The United States

In the United States, multiple peril yield and revenue insurance products are offered through the Federal Crop Insurance Program (FCIP), a public/private partnership between the federal government and various private sector insurance companies. tte program seeks to address both social welfare and economic efficiency objectives. With regard to social welfare, private companies selling federal crop insurance policies may not refuse to sell to any eligible farmer, regardless of past loss history. At the same time, the program aims to be actuarially sound. Policies are available for over one hundred commodities but in 2004 just four crops-corn, soybeans, wheat, and cotton-accounted for approximately 79 percent of the USS4 billion in total premiums. Excluding pasture, rangeland, and forage, approximately

72 percent of the national crop acreage is currently insured under the FCIP. About

73 percent of total premiums are for revenue insurance policies, while 25 percent are for yield insurance policies.

Most FCIP policies trigger indemnities at the farm, or even sub-farm, level. Yield insurance offers are based on a rolling four-to-ten-year average yield, known as the actual production history (APH) yield, tte federal government provides farmers with a base catastrophic yield insurance policy, free of any premium costs. Farmers may then choose to purchase, at federally subsidized prices, additional insurance coverage beyond the catastrophic level, ttis additional coverage, often called "buy-up" coverage, may be either yield or revenue insurance. Farm-level revenue insurance offers are based on the product of the APH yield and a price index that reflects national price movements for the particular commodity. For some crops and regions, defined along county barriers, area yield and/or area revenue buy-up insurance policies are offered through FCIP. On a per acre insured basis, area-level insurance products tend to be less expensive than farm-level insurance products, ttus, in 2004, area yield and area revenue policies accounted for 7.4 percent of total acreage insured but less than 3 percent of total premiums.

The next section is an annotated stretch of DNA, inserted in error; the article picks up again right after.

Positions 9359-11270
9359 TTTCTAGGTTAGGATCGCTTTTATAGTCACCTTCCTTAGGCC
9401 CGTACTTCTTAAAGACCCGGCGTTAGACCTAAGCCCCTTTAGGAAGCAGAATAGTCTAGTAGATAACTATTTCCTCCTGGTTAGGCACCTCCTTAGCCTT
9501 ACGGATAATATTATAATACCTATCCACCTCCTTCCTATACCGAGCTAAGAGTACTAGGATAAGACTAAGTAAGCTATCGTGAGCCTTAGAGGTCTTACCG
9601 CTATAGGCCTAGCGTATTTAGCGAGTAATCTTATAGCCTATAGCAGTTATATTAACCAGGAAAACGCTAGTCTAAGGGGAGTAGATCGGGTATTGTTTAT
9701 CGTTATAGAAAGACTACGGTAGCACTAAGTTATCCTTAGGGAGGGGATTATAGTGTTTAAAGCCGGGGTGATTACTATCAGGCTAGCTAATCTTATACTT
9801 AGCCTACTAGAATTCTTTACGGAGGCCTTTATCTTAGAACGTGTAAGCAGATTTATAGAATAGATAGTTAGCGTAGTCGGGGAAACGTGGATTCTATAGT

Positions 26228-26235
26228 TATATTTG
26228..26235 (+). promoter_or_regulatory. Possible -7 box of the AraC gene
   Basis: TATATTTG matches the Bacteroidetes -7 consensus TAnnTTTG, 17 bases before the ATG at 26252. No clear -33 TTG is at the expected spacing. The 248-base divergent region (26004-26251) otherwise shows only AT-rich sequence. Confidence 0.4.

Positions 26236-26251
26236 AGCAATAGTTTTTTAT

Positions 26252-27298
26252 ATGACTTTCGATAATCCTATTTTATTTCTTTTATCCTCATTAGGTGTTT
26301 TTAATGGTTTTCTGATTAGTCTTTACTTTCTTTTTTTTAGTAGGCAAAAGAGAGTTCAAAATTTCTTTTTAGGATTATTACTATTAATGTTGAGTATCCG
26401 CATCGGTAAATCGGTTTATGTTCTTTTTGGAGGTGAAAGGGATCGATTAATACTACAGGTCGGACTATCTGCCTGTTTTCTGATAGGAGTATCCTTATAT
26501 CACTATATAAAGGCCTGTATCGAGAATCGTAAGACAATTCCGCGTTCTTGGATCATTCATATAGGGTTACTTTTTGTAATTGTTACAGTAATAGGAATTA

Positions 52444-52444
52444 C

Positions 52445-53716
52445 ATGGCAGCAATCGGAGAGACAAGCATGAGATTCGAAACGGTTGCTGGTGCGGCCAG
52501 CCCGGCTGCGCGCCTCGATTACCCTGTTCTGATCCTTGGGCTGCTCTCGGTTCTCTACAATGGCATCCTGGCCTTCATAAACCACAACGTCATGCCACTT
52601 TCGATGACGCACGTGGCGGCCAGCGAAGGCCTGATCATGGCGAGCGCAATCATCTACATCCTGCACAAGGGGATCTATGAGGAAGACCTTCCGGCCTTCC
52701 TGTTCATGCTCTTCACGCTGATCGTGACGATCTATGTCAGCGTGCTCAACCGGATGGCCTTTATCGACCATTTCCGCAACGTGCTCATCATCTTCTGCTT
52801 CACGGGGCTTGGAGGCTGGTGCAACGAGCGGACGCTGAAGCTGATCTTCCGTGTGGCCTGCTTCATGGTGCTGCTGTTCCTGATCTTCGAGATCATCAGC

tte U.S. government also provides a reinsurance mechanism that allows insurance companies to determine (within certain bounds) which policies they will retain and which they will cede to the government, ttis arrangement is referred to as the standard reinsurance agreement (SRA). tte SRA is quite complex, with both quota share reinsurance and stop losses by state and insurance pools; however, in essence, it allows the private insurance companies to adversely select against the government, ttis is considered necessary since the companies do not establish premium rates or underwriting guidelines but are required to sell policies to all eligible farmers, tte federal costs associated with the U.S. program have four components.

1) Federal premium subsidies range from 100 percent of total premium for catastrophic (CAT) policies to 38 percent of premium for buy-up policies at the highest coverage levels. Across all FCIP products and coverage levels, the average premium subsidy in 2004 was 59 percent of total premiums.

2) tte federal government reimburses administrative and operating expenses for private insurance companies that sell and service FCIP policies, ttis reimbursement is approximately 22 percent of total premiums.

3) tte SRA has an embedded federal subsidy with an expected value of about 14 percent of total premiums.

4) tte program, by law, can be considered actuarially sound at a loss ratio of 1.075. ttis implies an additional federal subsidy of 7.5 percent of total premiums. On average, the federal government pays approximately 70 percent of the total cost for the FCIP - farmer-paid premiums accounting for the remaining 30 percent. While the direct farmer subsidyvaries by coverage level, the United States has consistently passed legislation increasing the subsidy level to farmers for crop and revenue insurance products, tte rate of subsidy is one component that has influenced the growth in overall premium, tte growth in premium subsidy is greater than the growth in farmer-paid premiums, tte rate of subsidy increased in 1995 and 2001.

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